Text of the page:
Monday, July 18, 2011

Trends from the Fancy Food Show in D.C.

The NASFT announced their trends from this summer's Fancy Food Show. I slightly disagree with those as they seem rather seasonal (cherries) or very limited. After three days on the floor, here is what I picked:

Teas with a Purpose

The Republic of Tea adds another tea to its Sip for the Cure range. The Strawberry Hibiscus Tea will be available in September. The Republic of Tea donated over $1 million to Susan G. Komen for the Cure, the largest source of nonprofit funds dedicated to fight against breast cancer. Tea Forte launched Teas for the Heart, a special tea with exclusive packaging supporting Women Heart – the National Coalition for Women with Heart Disease. Teatulia, a small, gourmet tea company, comes directly from the first USDA-certified Organic garden in Bangladesh  helping to lift a village out of poverty by providing employment, as well as educational and wealth-building programs.

In addition, Tea companies seem to care for the well being more than before. Tea Forte launched its Skin-Smart range, an antioxidant amplifier tea.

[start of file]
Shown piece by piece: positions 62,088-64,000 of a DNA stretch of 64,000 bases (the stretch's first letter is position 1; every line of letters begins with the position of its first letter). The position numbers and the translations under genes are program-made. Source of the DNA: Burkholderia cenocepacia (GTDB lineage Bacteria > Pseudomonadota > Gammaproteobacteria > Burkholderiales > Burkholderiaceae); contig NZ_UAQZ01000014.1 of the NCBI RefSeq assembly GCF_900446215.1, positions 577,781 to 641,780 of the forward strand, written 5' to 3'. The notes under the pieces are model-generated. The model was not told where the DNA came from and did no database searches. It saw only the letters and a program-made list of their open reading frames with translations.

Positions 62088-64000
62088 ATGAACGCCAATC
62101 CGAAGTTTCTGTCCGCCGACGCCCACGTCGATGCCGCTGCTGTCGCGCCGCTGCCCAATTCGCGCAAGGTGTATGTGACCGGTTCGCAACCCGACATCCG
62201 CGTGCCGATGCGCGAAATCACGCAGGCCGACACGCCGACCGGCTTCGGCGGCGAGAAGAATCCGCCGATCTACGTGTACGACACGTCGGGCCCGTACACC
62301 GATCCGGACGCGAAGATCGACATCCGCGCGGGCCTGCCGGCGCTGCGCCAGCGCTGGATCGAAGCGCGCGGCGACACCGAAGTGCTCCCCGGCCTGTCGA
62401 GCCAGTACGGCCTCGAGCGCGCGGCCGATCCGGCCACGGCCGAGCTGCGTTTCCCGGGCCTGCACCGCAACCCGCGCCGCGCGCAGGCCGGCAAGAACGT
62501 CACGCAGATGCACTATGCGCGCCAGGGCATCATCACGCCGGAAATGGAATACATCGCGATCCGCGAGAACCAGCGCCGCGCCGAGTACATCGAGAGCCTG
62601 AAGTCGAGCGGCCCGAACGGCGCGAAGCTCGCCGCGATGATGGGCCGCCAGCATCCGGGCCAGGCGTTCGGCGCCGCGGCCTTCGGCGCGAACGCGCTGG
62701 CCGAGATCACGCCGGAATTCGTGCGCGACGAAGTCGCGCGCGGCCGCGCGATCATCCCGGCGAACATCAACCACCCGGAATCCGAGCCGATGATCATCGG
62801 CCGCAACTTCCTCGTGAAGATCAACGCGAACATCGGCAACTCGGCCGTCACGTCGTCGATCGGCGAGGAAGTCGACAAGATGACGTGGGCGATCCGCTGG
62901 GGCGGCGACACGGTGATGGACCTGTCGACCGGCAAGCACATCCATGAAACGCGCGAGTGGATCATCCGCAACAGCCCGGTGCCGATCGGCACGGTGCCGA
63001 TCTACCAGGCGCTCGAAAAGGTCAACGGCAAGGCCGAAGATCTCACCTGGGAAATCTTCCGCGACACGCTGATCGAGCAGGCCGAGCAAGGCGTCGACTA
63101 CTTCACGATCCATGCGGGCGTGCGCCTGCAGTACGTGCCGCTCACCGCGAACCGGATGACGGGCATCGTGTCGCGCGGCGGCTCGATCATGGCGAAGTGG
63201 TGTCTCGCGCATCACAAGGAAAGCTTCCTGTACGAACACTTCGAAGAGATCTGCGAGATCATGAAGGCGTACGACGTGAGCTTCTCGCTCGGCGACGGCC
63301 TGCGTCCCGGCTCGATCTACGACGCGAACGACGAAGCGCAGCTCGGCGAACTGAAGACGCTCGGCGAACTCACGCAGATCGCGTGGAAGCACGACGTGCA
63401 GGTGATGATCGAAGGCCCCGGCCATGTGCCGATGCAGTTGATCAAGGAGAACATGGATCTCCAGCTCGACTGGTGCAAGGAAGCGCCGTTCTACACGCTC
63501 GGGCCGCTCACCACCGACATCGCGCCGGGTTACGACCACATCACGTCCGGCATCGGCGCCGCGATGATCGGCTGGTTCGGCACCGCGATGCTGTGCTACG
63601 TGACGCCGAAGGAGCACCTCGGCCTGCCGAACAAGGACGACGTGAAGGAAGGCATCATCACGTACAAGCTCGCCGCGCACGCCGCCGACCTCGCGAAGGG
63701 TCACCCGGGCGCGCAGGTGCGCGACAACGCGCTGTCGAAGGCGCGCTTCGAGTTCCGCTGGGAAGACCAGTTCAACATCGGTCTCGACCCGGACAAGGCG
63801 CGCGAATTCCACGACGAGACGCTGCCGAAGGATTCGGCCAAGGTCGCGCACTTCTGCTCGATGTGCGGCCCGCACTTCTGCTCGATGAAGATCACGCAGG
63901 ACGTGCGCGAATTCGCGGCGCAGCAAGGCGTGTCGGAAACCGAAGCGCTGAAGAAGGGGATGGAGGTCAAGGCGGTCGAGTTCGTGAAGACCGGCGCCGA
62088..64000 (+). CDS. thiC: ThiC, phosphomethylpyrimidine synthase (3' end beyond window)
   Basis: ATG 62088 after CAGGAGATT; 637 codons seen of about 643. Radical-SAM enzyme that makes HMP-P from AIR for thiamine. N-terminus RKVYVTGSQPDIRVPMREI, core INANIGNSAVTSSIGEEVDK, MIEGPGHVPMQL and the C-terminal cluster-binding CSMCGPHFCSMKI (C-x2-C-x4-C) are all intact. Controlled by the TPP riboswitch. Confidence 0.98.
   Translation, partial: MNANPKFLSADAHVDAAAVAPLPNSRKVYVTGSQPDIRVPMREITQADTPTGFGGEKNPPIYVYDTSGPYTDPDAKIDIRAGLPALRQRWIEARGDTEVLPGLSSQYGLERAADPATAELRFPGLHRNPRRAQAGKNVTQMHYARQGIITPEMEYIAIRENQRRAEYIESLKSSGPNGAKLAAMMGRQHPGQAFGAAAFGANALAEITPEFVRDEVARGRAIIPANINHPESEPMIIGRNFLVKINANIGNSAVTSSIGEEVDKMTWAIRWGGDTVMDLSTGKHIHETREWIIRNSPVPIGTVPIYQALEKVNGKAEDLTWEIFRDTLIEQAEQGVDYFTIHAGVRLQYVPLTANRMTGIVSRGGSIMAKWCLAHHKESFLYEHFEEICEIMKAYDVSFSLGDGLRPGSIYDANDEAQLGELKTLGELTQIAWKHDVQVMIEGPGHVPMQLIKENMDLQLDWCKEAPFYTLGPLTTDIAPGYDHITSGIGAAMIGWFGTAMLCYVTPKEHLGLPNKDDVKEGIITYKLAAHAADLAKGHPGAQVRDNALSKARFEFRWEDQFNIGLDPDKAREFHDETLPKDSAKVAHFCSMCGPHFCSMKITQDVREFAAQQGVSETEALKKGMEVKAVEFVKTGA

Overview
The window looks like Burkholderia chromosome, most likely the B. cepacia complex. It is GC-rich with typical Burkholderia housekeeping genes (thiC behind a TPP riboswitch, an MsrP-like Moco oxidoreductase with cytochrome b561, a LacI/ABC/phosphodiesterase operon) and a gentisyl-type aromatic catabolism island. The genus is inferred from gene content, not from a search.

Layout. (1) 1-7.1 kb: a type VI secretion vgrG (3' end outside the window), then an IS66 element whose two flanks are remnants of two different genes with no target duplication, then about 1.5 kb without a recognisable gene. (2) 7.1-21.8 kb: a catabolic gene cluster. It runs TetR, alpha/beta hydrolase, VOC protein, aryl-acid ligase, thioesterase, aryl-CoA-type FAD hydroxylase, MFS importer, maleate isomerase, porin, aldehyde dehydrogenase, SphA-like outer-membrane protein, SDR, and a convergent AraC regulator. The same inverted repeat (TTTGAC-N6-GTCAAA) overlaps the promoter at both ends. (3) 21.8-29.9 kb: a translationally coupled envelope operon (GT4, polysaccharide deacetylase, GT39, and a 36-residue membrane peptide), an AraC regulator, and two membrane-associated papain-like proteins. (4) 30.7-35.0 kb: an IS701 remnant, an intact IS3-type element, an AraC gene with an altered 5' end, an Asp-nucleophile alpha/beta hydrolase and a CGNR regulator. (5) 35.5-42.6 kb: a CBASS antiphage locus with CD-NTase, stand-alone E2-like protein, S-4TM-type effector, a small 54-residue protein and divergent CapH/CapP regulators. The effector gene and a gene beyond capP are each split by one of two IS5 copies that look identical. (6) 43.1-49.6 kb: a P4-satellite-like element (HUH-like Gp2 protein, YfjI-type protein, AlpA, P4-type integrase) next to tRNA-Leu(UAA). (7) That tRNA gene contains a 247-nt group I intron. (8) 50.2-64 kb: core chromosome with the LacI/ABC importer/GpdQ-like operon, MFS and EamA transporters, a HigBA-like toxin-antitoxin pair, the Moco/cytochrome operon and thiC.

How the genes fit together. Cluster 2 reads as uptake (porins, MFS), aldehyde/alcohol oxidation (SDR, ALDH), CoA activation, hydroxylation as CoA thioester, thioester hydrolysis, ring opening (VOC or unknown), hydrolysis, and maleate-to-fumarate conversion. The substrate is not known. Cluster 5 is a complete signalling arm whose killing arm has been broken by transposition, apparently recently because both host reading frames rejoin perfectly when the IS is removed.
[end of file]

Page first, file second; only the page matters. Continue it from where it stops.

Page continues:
Popped - everything

Pop Chips is not new. But now we have Popped Potato Crisps and Popped Corn Crisps from Olde Cape Cod company, Air-Popped Sorghum Grain  Mini Pops and the 180 Almond Rice Pops. Probably a healthier choice, it is a trend that stands out.

Crunchy Texture

Chips, crackers and popcorn seem all to come in a crunchy texture. They are made from potatoes, rice, green peas, beans, lentils; are popped or baked  and occasionally contain seeds and all sorts of nuts that make the bites crunchier. Hopefully you are not going to lose a tooth or two. Popped Crisps, the Lentil and Hummus Crisps from Simply 7 Snacks, Polka Dot’s Sweet Potato Crackers, Beanitos, 180 Almond Rice Pops and many more! So bite them and feel the texture!

Powerful Presence of participating Countries

France, Brazil, Peru, Korea and many others made bold statements with their products. New to the US market items or already established in local, ethnic towns and supermarkets, they all had something tasty to offer. I liked the melon ice cream from Korea, the spicy peanuts  and the dry meat from Mexico, the Brazilian coffee, the fresh dry fruit from Turkey, the Chilean ceviche - all were excellent. I also noticed that some products may be customized for the American market like the "easy-to-make cake" from France. A country where the culinary standards are so high, presenting a microwaveable cake is news to me. I wonder if they use it in France and if yes, how many consumers actually buy it.